Only the weak become addicted. If that's what you think, Dr. Nora Volkow is determined to change your mind. The director of the National Institute of Drug Abuse (NIDA, part of the National Institutes of Health) and one of the country's leading addiction researchers, Volkow says brain science is proving that we all have the potential to become addicted to something: drugs, alcohol, tobacco, sex, gambling, even food. And while we may think that being addicted to food is not as bad as being addicted to heroin, researchers are learning that all addictions are more alike than was previously thought. Becoming an addict is more a matter of chance than we ever realized; mix the right combination of genetics and life experience, and anyone could find himself addicted to something.
Many people might consider that idea unsettling. Volkow finds it fascinating and encouraging, because it means everything we learn about one type of addiction has the potential to teach us something about the others. "Just imagine," she says, "if all the private money being spent to understand and treat obesity could help us understand and treat alcoholics and drug addicts." Millions of people could be pulled back from the abyss.
Volkow, the great-granddaughter of Leon Trotsky, grew up in Mexico, in the home where the Russian revolutionary was assassinated in 1940. As a young scientist, she became intrigued with the loss of free will that characterizes addictions, including the alcoholism that bedeviled her uncle. "We all think we can control our actions," she said. "But why does one person have such intense cravings that they experience a loss of control, while another person can overpower those desires? I wanted to understand the brain mechanism that makes people lose control."
Over the course of the past three decades, Volkow, 50, has published more than 420 papers, many of them on different aspects of addiction. She brings an intense, passionate advocacy for addicts to her role as head of NIDA. She is steering her agency to use breakthroughs in one area to advance research in others. In the next year, she predicts, we'll see progress in new treatments, such as drugs designed to disrupt and weaken an individual's memory of how good an addictive substance feels. "If we could interfere with that conditioned response, we might be able to weaken the addiction," she said. In effect, she says, this research is like trying to get Pavlov's dog to stop salivating when it hears the bell.
Using biofeedback as a way to control cravings is showing promise, she said, as are clinical trials now underway for a cocaine vaccine. (Antibodies would be created to protect against the effects of cocaine, similar to the way an antibiotic fights off bacteria.)
Much of the research into addiction revolves around dopamine, the neurotransmitter associated with pleasure. New research by Volkow and others indicates that high levels of dopamine receptors (which are like docking stations in the brain for dopamine) seem to protect against addiction, while low levels increase vulnerability. High levels of dopamine receptors also seem to protect against obesity and drug abuse.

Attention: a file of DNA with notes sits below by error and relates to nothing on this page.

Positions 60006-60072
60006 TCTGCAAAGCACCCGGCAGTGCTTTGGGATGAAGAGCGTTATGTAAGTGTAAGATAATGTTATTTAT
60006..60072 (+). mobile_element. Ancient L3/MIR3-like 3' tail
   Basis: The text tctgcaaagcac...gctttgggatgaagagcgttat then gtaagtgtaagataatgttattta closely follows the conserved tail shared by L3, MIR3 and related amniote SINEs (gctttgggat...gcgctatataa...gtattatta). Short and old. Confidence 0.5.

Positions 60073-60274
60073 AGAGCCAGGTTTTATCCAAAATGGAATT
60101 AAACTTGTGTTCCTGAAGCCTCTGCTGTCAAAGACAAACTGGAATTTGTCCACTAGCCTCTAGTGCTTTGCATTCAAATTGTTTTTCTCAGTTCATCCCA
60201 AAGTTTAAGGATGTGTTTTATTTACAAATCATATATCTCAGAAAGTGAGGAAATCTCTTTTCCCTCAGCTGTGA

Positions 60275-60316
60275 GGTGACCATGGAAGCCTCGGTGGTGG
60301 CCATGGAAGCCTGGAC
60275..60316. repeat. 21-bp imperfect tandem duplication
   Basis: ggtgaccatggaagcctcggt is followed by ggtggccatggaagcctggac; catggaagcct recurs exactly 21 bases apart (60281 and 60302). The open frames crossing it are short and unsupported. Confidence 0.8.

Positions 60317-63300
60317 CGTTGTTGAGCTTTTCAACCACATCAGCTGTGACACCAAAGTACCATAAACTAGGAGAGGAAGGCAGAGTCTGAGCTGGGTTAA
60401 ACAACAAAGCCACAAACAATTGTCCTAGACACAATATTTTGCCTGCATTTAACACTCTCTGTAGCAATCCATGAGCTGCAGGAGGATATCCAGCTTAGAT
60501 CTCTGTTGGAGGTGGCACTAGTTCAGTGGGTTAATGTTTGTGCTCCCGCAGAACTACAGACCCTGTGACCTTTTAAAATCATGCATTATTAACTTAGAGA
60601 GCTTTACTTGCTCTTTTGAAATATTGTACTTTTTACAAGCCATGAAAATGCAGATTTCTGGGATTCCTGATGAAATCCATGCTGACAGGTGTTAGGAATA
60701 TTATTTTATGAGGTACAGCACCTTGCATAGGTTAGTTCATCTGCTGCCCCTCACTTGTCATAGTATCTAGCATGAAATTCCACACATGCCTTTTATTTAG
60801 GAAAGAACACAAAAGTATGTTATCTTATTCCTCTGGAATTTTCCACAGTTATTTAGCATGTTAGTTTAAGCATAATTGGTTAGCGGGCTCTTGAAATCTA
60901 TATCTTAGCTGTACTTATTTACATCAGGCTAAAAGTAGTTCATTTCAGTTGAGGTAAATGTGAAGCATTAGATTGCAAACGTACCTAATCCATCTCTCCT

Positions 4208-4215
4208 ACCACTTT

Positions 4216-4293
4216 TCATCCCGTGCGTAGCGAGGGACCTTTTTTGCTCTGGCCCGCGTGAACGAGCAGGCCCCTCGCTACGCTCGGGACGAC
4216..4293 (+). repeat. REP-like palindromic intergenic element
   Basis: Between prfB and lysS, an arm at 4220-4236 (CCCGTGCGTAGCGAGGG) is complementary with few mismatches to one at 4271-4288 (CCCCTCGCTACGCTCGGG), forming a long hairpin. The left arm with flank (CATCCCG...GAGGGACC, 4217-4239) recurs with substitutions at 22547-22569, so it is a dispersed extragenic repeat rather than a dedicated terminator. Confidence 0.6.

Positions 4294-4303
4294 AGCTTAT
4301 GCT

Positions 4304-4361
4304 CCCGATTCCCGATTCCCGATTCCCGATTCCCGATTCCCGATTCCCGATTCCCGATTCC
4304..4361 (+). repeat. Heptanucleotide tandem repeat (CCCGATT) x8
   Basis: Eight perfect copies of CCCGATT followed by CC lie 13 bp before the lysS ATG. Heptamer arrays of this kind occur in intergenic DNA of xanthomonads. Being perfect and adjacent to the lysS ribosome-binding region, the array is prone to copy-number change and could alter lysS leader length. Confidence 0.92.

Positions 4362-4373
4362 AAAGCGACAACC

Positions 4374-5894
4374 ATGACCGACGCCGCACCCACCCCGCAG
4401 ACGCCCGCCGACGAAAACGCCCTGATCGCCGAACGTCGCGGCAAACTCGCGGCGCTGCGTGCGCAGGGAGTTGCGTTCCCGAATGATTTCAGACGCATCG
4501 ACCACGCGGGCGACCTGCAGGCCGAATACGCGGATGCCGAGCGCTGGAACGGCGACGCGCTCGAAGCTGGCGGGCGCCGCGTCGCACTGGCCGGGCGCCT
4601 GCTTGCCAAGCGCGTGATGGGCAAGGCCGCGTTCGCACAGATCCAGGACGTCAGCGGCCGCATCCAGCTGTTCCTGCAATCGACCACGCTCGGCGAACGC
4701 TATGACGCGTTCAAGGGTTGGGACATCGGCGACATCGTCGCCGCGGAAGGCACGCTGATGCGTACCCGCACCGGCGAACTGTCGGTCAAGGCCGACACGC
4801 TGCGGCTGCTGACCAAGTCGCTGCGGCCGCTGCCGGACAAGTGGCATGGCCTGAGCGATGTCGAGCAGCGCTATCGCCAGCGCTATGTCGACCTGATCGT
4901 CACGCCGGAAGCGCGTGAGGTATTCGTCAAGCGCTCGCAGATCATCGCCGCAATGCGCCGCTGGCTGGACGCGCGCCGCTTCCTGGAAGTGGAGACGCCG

"High levels of dopamine receptors seem to make us more sensitive to natural reinforcers," such as our codes of moral, social or personal behavior, says Volkow. That means it's easier for us to balance our desire for pleasure with our desire to achieve social closeness, career success or other positive life goals. Low levels throw off that balance. And some substances, including many illegal drugs, actually change the brain over time by strengthening some connections and weakening others, until taking drugs becomes the most imperative need in an addict's life. "Drugs are a more powerful reinforcer than anything else, even sex," says Volkow. "That's why people will even steal to get the money they need for drugs. That's one of the unfortunate consequences of a pathology in the brain that makes us lose our judgment, our values."
One of the main challenges going forward, she said, it to figure out how to increase dopamine receptors in those with low receptor levels. It appears that levels are affected by both genetics and experience; for example, animal research indicates that receptors decrease when the subject experiences high levels of stress, and go up when the stress is relieved. Whether that will hold true in humans, and whether some people are more sensitive to this reaction under stress, is as yet unknown.
But Volkow says that may explain why some can drink or use a drug for years and not get addicted, but "then something tragic happens, and they become vulnerable. Some people are born with a great vulnerability; for others, it takes years and years, until their environment and genetics collide in an adverse way," she says.
Volkow hopes that as we learn more about addiction, curing it will become a higher priority. "I've never met anyone who thought they would become addicted," she says. "They always say that this is the last thing they thought would happen to them, because they have such a strong will. But this disease robs you of free will. The challenge is to find a cure."